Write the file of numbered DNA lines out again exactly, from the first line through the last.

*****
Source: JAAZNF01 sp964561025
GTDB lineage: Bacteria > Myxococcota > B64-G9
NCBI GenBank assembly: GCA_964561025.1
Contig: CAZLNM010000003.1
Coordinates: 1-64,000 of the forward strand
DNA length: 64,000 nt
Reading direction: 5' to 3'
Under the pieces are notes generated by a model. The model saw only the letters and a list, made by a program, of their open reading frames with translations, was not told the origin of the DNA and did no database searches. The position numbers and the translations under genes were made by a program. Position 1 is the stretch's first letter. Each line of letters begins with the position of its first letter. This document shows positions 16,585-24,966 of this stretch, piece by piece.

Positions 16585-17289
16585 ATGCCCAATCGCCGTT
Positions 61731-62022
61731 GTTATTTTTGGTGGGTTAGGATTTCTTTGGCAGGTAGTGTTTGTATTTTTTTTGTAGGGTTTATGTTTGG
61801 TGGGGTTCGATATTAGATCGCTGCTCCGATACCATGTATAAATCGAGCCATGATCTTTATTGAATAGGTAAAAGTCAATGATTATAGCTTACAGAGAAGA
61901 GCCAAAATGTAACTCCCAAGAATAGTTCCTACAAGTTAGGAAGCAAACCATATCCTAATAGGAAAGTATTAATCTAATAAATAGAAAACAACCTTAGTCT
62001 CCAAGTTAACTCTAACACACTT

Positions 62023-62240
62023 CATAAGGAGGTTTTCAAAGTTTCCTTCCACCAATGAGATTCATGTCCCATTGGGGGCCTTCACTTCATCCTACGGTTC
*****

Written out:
Source: JAAZNF01 sp964561025
GTDB lineage: Bacteria > Myxococcota > B64-G9
NCBI GenBank assembly: GCA_964561025.1
Contig: CAZLNM010000003.1
Coordinates: 1-64,000 of the forward strand
DNA length: 64,000 nt
Reading direction: 5' to 3'
Under the pieces are notes generated by a model. The model saw only the letters and a list, made by a program, of their open reading frames with translations, was not told the origin of the DNA and did no database searches. The position numbers and the translations under genes were made by a program. Position 1 is the stretch's first letter. Each line of letters begins with the position of its first letter. This document shows positions 16,585-24,966 of this stretch, piece by piece.

Positions 16585-17289
16585 ATGCCCAATCGCCGTT
Positions 61731-62022
61731 GTTATTTTTGGTGGGTTAGGATTTCTTTGGCAGGTAGTGTTTGTATTTTTTTTGTAGGGTTTATGTTTGG
61801 TGGGGTTCGATATTAGATCGCTGCTCCGATACCATGTATAAATCGAGCCATGATCTTTATTGAATAGGTAAAAGTCAATGATTATAGCTTACAGAGAAGA
61901 GCCAAAATGTAACTCCCAAGAATAGTTCCTACAAGTTAGGAAGCAAACCATATCCTAATAGGAAAGTATTAATCTAATAAATAGAAAACAACCTTAGTCT
62001 CCAAGTTAACTCTAACACACTT

Positions 62023-62240
62023 CATAAGGAGGTTTTCAAAGTTTCCTTCCACCAATGAGATTCATGTCCCATTGGGGGCCTTCACTTCATCCTACGGTTC